quadibloc on May 06, 2011, 12:20:22 am
Thank you, Sam. It's interesting to see you make this sort of argument. Kind of like watching a surviving dinosaur walking around doing its thing.
I've seen some non-mainstream things that he has advocated here that I consider objectionable... but that one I wouldn't count among their number.

The danger of people voting themselves largesse out of the public purse - by taxing those who are productive - is one that is apparent to common sense.

I don't see alternatives to democracy, or to the equality of women, or to making rape an absolute taboo - not something we allow our soldiers to do when we need to demoralize an enemy, or that we tolerate for any other reason. But raising a common-sense issue with democracy doesn't at all approach the character of other things that I do object to as vile.

J Thomas on May 06, 2011, 05:35:33 am
Thank you, Sam. It's interesting to see you make this sort of argument. Kind of like watching a surviving dinosaur walking around doing its thing.
I've seen some non-mainstream things that he has advocated here that I consider objectionable... but that one I wouldn't count among their number.

The danger of people voting themselves largesse out of the public purse - by taxing those who are productive - is one that is apparent to common sense.

I don't see alternatives to democracy, or to the equality of women, or to making rape an absolute taboo - not something we allow our soldiers to do when we need to demoralize an enemy, or that we tolerate for any other reason. But raising a common-sense issue with democracy doesn't at all approach the character of other things that I do object to as vile.

Sure. Proposing monarchy as the preferred alternative, though ... what would that accomplish?

Britain had a big variety of kings back when their kings theoretically mattered. Some of them were brilliant, some mediocre, some of them frankly insane. And the effect of this variety on Britain was pretty much zilch.

There's a story that one of the czars said on his deathbed, "I never ruled Russia. Ten thousand clerks ruled Russia." I just looked that up and got several people saying it was Alexander and one Nicholas and no firm lead for the quote, so maybe he didn't say that. But he could have. ;)

It's comforting to believe in a king who will do the right thing for the nation regardless of what anybody thinks, who will not give in to interest groups or cronies, who will rule wisely and make his government servants do the right thing. Maybe that comfort would be valuable enough to justify a monarch. But -- during the purges, a lot of loyal Russians were saying "Oh, if only Czar Stalin knew the injustices that are committed under his name! He would take care of us!" But he didn't.

mellyrn on May 06, 2011, 05:53:01 am
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That either the nicest insult I have ever seen or the meanest complement.

With the added lustre of being perfectly honest.

mellyrn on May 06, 2011, 05:55:01 am
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The longevity of the American Republic silenced the arguments against democracy for a time, but now that the Republic is coming to its end, the old arguments have returned.

Coming to an end perhaps because the old arguments were spot-on.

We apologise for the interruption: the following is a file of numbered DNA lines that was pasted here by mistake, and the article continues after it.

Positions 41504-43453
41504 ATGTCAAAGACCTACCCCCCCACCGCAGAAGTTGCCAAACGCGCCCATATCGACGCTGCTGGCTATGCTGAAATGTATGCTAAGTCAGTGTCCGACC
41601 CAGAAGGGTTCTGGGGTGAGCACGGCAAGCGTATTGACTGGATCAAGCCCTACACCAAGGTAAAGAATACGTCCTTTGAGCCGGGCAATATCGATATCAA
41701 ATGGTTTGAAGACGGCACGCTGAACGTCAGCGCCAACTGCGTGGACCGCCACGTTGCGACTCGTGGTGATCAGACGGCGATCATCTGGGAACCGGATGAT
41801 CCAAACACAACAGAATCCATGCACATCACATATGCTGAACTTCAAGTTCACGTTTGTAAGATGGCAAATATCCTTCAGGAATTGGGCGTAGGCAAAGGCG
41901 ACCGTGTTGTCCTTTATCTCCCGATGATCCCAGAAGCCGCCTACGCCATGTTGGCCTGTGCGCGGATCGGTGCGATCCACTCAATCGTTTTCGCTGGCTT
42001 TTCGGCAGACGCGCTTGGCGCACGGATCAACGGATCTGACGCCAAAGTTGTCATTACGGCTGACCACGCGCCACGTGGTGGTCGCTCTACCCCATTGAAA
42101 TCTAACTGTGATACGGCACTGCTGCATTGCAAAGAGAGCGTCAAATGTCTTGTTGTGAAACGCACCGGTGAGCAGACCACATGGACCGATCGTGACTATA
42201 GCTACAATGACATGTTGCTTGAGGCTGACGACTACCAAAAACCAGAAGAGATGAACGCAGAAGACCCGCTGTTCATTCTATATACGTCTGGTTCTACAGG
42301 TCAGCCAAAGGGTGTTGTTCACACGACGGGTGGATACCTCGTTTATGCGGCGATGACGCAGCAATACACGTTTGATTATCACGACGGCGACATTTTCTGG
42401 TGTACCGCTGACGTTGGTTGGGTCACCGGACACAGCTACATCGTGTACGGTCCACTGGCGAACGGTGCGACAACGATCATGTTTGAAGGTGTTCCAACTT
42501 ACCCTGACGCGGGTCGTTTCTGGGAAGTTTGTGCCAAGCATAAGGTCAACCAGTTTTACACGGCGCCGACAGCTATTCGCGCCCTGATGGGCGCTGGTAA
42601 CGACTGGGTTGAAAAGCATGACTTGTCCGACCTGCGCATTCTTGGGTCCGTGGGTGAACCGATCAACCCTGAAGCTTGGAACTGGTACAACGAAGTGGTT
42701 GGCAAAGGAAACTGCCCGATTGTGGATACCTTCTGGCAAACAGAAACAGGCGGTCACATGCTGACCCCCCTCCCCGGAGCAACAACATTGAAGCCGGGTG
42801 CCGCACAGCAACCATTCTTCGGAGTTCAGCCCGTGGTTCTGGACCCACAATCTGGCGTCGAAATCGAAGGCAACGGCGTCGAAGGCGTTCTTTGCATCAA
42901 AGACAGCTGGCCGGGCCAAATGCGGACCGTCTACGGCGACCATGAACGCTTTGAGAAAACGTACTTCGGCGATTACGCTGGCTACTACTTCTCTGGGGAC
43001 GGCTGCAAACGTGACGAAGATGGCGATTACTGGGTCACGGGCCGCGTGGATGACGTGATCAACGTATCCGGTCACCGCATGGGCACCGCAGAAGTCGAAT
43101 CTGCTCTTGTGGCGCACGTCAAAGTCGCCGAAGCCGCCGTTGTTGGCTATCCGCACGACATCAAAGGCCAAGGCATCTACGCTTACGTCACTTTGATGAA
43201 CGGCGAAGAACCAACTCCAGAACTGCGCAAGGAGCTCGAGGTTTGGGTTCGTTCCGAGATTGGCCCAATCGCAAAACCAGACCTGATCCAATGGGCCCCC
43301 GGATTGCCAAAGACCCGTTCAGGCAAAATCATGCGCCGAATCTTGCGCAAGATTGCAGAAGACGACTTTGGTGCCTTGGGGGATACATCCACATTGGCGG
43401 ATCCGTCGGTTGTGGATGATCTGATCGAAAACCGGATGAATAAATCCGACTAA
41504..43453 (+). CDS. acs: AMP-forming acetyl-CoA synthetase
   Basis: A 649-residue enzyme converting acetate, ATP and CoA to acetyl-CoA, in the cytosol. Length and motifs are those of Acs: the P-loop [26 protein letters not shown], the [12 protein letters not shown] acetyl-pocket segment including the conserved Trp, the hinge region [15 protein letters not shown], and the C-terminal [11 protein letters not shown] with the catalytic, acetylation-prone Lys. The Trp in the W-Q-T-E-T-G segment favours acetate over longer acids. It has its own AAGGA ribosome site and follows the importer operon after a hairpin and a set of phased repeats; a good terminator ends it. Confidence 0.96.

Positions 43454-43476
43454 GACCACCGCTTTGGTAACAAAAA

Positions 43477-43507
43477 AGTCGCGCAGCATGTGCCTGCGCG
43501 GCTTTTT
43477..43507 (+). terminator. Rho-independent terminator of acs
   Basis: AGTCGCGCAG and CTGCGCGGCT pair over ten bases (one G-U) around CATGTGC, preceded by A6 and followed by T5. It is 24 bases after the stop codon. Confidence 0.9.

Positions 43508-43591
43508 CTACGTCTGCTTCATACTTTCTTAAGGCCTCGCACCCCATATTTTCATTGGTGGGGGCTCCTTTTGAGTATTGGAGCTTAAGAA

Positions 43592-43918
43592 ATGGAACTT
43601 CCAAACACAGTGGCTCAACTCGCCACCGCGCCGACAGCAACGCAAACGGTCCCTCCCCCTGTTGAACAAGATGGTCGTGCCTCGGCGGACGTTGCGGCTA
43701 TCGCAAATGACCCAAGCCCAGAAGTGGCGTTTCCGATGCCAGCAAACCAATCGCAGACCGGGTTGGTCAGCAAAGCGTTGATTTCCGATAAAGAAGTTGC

J Thomas on May 06, 2011, 09:59:29 am
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The longevity of the American Republic silenced the arguments against democracy for a time, but now that the Republic is coming to its end, the old arguments have returned.

Coming to an end perhaps because the old arguments were spot-on.

Well, but the alternatives that have been tried -- rule by monarchs and by socialist committees -- have already been utterly discredited.

Some sort of meritocracy might be good -- but how would we test for merit? Presumably the ones who would be most competent at testing the merit of fresh candidates would be the ones who were already running things? Perhaps they would come up with ways to inhibit corruption and favoritism and such?

It's probably time to try some sort of anarchy. Give it a turn in the barrel.

quadibloc on May 06, 2011, 10:03:41 am
Sure. Proposing monarchy as the preferred alternative, though ... what would that accomplish?
I didn't interpret what you quoted that way.

Instead, I thought that the argument against democracy that he gave never really died. It just took on a modified form. Democracy can thrive in a land of gentlemen farmers or a strong middle-class - but if you have peasants or an urban proletariat, demagogues will take over, or, as happens often in Latin America, a military junta takes over in order to preserve a society in which people can safely invest productively.

So, from this perspective, the military juntas in banana republics are upholding the ZAP as best they can, by preventing a mobocracy from pillaging the rich - as opposed to the "Economic Hitman" narrative. I think the truth lies between both stories.

The idea is that intelligent politicians were supposed to preserve free enterprise by directing just enough government largesse to the ordinary voter so that the middle class would remain strong, thus ensuring moderate rather than demagogic politicians would be elected. This broke down at the end of the 'sixties, hence, both the Democrats and the Republicans have veered off into radicalism.

mellyrn on May 06, 2011, 12:22:50 pm
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This broke down at the end of the 'sixties, hence, both the Democrats and the Republicans have veered off into radicalism.

If you mean the 1860's, when the "When in the Course of human events it becomes necessary for one people to dissolve the political bands which have connected them with another and to assume among the powers of the earth, the separate and equal station to which the Laws of Nature and of Nature's God entitle them" concept that founded the nation was brutally overruled, I'd agree.